We next turn our attention to a code for storing decimal integers. Since all storage in a computer is by means of on/off switches, we cannot simply store integers as decimal digits. When you get to them, Exercise 220.127.116.11 and Exercise 18.104.22.168 should convince you that it will take some thought to come up with a good code that uses simple on/off switches to represent decimal numbers.
Another very important issue when talking about computer arithmetic was pointed out in Section 2.3. Namely, the programmer must decide how many bits will be used for storing the numbers before performing any arithmetic operations. This raises the possibility that some results will not fit into the allocated number of bits.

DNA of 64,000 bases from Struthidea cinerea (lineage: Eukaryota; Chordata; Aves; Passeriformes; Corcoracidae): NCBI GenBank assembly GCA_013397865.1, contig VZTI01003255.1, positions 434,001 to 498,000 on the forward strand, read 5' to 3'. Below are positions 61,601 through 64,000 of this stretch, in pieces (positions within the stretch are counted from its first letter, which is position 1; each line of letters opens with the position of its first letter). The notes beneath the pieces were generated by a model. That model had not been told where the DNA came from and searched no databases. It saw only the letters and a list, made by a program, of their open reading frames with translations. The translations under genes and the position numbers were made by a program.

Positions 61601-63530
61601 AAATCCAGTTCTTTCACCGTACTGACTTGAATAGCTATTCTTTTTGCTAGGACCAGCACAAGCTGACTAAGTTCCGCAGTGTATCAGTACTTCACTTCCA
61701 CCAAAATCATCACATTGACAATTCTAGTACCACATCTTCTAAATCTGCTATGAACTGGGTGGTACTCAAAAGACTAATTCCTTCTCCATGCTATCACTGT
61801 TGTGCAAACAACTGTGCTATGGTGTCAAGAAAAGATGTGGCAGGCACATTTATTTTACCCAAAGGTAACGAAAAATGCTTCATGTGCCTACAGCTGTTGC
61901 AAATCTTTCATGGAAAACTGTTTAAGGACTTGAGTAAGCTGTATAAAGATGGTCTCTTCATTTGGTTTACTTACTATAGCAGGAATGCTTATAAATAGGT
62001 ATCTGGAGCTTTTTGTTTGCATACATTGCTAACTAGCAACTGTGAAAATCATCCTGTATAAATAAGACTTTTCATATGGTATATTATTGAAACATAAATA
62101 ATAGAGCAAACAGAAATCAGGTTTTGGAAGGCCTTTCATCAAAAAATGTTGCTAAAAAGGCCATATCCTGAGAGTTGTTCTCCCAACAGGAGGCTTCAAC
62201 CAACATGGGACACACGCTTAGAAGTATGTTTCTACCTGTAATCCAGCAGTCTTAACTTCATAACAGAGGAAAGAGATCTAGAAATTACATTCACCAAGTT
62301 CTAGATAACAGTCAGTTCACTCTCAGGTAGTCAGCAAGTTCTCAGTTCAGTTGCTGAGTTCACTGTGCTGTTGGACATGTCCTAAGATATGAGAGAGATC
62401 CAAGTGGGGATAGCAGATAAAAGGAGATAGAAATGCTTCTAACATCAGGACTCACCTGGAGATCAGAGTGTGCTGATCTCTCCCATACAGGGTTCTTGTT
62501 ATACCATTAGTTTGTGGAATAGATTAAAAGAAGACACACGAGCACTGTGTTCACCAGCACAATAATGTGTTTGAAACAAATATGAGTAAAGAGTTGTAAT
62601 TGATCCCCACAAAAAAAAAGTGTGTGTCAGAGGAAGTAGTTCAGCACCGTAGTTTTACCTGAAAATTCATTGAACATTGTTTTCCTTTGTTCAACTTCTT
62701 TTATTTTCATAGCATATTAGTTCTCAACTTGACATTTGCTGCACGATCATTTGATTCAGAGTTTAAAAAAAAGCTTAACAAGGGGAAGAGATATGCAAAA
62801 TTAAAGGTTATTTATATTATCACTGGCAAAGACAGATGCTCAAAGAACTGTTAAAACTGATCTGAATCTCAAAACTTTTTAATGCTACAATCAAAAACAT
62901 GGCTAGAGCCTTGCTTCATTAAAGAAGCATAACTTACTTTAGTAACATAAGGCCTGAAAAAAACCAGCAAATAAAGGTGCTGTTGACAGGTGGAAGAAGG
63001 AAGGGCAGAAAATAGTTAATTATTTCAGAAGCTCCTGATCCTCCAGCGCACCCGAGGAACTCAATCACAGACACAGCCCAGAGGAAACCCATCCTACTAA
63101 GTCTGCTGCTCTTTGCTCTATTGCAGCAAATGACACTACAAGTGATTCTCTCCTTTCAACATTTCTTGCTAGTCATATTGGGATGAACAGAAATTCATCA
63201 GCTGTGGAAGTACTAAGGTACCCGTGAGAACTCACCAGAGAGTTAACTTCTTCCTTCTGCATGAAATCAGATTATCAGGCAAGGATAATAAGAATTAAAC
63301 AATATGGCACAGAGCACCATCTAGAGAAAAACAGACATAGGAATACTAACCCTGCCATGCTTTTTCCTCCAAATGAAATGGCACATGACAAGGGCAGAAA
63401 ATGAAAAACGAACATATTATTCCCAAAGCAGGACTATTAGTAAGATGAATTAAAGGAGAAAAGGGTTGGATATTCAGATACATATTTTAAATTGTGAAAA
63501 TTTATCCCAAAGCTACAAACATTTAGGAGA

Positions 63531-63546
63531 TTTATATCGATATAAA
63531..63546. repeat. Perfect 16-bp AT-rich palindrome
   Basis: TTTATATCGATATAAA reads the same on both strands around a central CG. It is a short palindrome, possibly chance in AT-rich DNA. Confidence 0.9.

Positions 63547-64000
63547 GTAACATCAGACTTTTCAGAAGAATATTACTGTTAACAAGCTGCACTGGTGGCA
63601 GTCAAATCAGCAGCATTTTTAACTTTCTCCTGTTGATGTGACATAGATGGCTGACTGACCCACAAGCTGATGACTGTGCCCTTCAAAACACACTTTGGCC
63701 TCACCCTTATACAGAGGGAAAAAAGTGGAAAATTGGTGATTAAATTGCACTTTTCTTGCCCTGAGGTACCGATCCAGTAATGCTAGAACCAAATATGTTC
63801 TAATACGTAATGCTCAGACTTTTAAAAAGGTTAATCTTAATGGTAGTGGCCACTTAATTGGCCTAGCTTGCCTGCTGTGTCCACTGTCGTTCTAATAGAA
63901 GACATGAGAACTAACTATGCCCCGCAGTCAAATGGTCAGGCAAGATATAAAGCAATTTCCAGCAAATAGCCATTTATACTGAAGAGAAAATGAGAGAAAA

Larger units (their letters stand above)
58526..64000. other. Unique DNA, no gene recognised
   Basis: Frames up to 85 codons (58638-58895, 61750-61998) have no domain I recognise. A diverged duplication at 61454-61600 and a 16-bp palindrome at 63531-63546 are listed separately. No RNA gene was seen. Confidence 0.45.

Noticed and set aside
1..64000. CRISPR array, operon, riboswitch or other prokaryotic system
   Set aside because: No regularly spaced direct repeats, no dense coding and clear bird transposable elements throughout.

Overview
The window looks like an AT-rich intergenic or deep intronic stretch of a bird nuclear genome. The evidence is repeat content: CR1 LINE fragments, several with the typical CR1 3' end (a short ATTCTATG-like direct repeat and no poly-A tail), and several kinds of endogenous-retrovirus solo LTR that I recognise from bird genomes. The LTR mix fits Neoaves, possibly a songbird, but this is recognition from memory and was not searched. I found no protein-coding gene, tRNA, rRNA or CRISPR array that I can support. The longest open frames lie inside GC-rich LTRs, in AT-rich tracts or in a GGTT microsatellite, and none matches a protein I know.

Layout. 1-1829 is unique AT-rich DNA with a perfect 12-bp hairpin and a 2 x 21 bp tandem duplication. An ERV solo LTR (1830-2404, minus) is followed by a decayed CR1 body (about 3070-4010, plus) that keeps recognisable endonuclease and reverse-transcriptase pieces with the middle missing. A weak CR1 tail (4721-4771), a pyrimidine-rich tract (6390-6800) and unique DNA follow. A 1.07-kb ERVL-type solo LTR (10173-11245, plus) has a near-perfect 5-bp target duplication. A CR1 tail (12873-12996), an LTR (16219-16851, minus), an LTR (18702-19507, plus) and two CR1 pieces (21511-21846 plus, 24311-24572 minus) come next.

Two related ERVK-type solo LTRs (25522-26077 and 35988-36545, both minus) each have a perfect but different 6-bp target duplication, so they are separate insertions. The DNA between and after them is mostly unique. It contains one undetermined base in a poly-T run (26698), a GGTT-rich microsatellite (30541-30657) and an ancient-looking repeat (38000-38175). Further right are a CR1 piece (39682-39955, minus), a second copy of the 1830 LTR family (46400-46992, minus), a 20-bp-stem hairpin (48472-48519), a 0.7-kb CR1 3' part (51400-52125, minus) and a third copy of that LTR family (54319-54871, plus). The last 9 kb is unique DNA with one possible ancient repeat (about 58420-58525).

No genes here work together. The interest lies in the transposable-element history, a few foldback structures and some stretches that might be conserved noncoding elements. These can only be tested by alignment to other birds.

As you will see in Section 8.1, the computer hardware provides for this possibility with the carry condition flag (C) and overflow condition flag (V) in the CPSR register located in the CPU. (A register is a small amount of memory, typically 32 or 64 bits, located in the CPU. This will be explained in Chapter 8.) Depending on what you intend the bit patterns to represent, either the carry condition flag or the overflow condition flag (not both) will indicate the correctness of the result. However, some high level languages, including C and C++, do not check the C flag and V flag after performing arithmetic operations.